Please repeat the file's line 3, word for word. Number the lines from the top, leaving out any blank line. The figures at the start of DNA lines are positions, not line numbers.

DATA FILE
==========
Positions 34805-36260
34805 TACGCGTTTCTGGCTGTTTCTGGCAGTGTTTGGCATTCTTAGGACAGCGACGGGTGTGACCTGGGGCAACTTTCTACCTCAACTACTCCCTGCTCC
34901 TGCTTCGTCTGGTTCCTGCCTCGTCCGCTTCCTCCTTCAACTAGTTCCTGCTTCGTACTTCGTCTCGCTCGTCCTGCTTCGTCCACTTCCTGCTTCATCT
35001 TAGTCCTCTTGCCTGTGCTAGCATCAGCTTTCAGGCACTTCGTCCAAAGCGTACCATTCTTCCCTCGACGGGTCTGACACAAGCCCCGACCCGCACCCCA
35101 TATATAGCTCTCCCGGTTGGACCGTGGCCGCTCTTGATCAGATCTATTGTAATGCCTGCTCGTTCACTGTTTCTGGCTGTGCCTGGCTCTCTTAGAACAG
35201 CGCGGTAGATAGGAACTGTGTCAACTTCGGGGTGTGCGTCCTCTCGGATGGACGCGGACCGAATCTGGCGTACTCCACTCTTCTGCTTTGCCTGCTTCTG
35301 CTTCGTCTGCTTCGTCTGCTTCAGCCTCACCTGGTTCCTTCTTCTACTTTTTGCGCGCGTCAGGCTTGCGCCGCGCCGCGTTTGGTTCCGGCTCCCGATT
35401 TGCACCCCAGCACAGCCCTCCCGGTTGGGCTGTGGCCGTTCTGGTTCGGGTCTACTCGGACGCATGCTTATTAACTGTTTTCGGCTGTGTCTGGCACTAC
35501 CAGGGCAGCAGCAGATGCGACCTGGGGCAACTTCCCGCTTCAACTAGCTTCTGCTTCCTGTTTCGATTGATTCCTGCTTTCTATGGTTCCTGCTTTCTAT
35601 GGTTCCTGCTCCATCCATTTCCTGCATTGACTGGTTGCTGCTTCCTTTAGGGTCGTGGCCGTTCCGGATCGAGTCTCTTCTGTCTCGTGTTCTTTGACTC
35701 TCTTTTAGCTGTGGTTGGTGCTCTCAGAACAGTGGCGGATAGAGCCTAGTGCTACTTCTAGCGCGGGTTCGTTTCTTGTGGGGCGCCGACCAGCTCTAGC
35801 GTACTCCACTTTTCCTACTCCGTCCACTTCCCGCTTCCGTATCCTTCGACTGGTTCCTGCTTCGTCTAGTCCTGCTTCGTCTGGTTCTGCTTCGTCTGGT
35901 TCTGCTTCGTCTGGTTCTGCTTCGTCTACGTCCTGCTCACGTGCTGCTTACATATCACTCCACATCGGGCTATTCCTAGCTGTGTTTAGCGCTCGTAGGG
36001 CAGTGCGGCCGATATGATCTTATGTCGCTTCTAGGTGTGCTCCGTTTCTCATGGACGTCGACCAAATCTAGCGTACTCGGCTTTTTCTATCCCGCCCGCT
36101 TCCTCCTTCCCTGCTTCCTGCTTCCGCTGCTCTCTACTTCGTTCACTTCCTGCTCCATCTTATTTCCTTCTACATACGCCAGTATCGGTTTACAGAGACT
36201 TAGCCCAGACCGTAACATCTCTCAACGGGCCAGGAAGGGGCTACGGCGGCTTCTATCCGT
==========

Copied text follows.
34901 TGCTTCGTCTGGTTCCTGCCTCGTCCGCTTCCTCCTTCAACTAGTTCCTGCTTCGTACTTCGTCTCGCTCGTCCTGCTTCGTCCACTTCCTGCTTCATCT